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N.J. Gov. says U.S. needs national pandemic strategy with masks "at the core"

Two governors Sunday stressed the importance of wearings masks to curb the virus' spread as rates of infection continue to soar.
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WASHINGTON — Two governors from opposite parties issued warnings Sunday to Americans celebrating the Independence Day holiday as the coronavirus pandemic continues to rage across the country, stressing the importance of wearing masks to curb the spread.

In an interview with “Meet the Press,” Gov. Phil Murphy, D-N.J., whose state saw one of the earlier coronavirus spikes, recounted the “enormous price” the state has already paid — more than 13,000 dead from the virus.

Murphy said Americans should continue to follow public health guidelines but also called for a national strategy that he said is imperative to controlling the virus' spread. The White House has repeatedly deferred to state and local officials, instead offering unenforced guidelines and sending mixed messages on things like masks.

“We are only as strong as our weakest link,” Murphy said of the state-by-state strategy.

“We went through hell. We cannot afford to go through hell again. We need a national strategy, I think, right now, and masking has to be at the core of that.”

There have now been more than 2.8 million coronavirus cases and over 130,000 deaths attributable to the virus, according to an NBC News analysis. Nine of the worst days for new cases in the U.S. came in the past 10 days, and 17 states reported single-day highs in cases last week alone.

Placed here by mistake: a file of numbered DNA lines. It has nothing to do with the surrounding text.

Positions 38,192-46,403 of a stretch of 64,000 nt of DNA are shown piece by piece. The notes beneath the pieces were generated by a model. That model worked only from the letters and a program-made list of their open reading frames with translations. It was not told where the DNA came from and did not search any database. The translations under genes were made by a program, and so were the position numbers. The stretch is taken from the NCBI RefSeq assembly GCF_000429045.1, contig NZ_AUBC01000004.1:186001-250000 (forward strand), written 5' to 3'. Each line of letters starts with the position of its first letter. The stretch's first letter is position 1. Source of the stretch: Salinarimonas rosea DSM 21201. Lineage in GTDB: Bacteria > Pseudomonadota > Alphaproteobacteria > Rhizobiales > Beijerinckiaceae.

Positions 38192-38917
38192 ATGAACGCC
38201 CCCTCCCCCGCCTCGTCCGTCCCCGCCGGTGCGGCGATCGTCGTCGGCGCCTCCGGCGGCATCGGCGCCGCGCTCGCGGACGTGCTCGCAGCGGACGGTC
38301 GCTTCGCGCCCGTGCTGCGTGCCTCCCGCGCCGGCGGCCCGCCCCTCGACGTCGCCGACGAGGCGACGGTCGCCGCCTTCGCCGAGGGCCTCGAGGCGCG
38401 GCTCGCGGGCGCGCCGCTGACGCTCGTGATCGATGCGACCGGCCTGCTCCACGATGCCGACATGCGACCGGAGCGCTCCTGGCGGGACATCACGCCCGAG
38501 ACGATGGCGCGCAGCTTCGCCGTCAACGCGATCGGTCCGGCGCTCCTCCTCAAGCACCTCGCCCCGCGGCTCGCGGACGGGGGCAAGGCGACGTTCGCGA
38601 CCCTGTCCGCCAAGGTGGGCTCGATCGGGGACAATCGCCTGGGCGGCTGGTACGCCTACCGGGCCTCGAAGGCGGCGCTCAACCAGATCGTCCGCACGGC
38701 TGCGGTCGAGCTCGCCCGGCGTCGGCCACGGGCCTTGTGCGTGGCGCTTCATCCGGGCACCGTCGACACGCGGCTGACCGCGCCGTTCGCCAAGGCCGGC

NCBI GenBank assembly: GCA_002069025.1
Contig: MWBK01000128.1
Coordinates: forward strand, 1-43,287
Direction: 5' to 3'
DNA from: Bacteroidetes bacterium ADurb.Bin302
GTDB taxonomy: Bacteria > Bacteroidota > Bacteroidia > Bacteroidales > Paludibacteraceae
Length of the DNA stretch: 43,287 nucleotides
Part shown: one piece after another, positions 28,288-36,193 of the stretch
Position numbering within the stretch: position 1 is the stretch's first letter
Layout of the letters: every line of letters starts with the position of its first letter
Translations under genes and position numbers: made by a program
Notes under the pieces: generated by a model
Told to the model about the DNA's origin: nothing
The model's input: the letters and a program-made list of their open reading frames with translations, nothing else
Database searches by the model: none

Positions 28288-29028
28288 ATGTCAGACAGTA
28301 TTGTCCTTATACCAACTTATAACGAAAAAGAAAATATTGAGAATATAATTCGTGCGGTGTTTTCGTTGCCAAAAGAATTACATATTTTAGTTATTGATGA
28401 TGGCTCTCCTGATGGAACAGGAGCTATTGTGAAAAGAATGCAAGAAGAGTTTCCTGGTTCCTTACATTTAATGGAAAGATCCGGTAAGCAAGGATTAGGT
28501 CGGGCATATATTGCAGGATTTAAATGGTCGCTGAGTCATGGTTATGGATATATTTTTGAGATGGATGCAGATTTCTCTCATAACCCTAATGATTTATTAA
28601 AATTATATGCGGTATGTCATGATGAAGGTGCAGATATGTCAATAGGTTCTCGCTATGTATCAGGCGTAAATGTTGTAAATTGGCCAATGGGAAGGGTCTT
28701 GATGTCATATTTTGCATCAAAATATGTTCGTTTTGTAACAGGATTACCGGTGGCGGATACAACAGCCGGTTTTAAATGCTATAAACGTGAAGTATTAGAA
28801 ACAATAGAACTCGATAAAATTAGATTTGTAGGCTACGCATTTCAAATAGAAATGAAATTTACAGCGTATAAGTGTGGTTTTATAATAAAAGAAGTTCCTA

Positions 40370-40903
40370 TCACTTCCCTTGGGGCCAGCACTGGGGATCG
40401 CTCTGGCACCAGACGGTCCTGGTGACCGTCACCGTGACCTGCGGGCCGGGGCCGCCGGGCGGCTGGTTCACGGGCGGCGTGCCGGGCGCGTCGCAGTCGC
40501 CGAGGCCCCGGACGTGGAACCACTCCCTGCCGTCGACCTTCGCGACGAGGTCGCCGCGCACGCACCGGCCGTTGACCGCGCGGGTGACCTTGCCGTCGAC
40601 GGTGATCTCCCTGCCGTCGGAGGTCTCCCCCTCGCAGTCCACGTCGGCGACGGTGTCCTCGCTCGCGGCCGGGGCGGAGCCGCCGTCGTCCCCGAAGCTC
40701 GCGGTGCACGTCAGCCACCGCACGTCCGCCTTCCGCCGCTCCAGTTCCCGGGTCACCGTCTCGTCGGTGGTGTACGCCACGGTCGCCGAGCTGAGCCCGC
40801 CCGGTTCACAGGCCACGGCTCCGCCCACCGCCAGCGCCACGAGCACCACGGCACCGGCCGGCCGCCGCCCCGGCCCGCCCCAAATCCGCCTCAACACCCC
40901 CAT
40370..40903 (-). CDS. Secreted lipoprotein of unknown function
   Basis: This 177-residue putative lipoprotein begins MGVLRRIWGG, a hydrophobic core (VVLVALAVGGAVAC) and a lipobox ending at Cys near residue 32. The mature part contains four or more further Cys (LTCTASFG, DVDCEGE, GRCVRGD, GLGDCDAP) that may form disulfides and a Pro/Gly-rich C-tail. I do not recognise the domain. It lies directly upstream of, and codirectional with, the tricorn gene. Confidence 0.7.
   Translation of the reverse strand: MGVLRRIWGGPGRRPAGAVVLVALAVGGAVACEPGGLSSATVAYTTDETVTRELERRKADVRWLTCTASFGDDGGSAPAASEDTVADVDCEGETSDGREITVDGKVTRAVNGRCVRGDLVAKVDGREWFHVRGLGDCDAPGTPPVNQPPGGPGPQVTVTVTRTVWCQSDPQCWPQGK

President Donald Trump has repeatedly said that the rise in infections is a result of an increase in testing. It’s true that America has ramped up its testing capacity in recent months, now testing at least 600,000 people in each of the last five days, according to The COVID Tracking Project. But health experts tell NBC News that an increase in cases can’t solely be explained by testing, and that decreased social distancing has also played a significant role.

“We’ve done this natural experiment a couple of times now. We know that when we go back to living like we we’re not living in a pandemic, we end up with more cases. And those end up in more hospitalizations, which lead to more deaths,” said Dr. Nahid Bhadelia, the medical director of Special Pathogens Unit at Boston University School of Medicine.

“What does testing do? If this was a war, we wouldn’t say we don’t want the intel. If this was a flood, we wouldn’t say we don’t want the survey of the land,” she told "Meet the Press."

“Testing allows us to find more people in the community. More people lead to more cases, it’s as simple as that. Finding those cases allows us to break those chains of transmission.”

Over the weekend, Trump traveled to South Dakota for an Independence Day celebration. While masks were available to attendees, neither masks nor social distancing were required, something Gov. Asa Hutchinson, R-Ark., lamented on “Meet the Press.”

“When you look at a national level, it is good that we celebrate our independence. That was a controlled environment, it was outside at Mount Rushmore, I think it inspired many,” he said.

“There should have been face coverings, they should have followed guidelines there. I know that it’s a controlled environment, so it’s really more about setting an example.”

Hutchinson said that he is “leading by example” and wearing a mask when he’s out in public, calling masks an important way to slow the virus to help jumpstart economic activity.

But while pointing to his executive order that allows localities to mandate face-coverings, he noted that measure stopped short of a statewide order. And he stressed the importance of a “balance” as many Americans suffer from “virus fatigue.”

“You have to live life, you can’t stop every activity, but you have to be in a controlled environment in which you do protect yourself and others and take it seriously,” he said.

“There’s this balance of reflecting to America how serious this is and how a big a fight we’re in but at the same time, let’s manage our way through this so that we can continue to live life, even though we are all very very tired of this virus.”